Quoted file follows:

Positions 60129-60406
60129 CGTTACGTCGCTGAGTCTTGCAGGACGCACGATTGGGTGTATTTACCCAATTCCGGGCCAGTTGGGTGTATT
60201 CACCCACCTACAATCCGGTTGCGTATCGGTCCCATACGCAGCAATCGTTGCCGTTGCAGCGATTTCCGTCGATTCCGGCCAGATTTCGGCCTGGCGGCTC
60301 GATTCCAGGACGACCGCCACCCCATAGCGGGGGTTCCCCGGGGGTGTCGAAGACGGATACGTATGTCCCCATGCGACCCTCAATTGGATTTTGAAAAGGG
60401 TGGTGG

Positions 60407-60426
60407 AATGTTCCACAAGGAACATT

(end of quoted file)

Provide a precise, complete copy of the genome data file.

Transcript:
Positions 60129-60406
60129 CGTTACGTCGCTGAGTCTTGCAGGACGCACGATTGGGTGTATTTACCCAATTCCGGGCCAGTTGGGTGTATT
60201 CACCCACCTACAATCCGGTTGCGTATCGGTCCCATACGCAGCAATCGTTGCCGTTGCAGCGATTTCCGTCGATTCCGGCCAGATTTCGGCCTGGCGGCTC
60301 GATTCCAGGACGACCGCCACCCCATAGCGGGGGTTCCCCGGGGGTGTCGAAGACGGATACGTATGTCCCCATGCGACCCTCAATTGGATTTTGAAAAGGG
60401 TGGTGG

Positions 60407-60426
60407 AATGTTCCACAAGGAACATT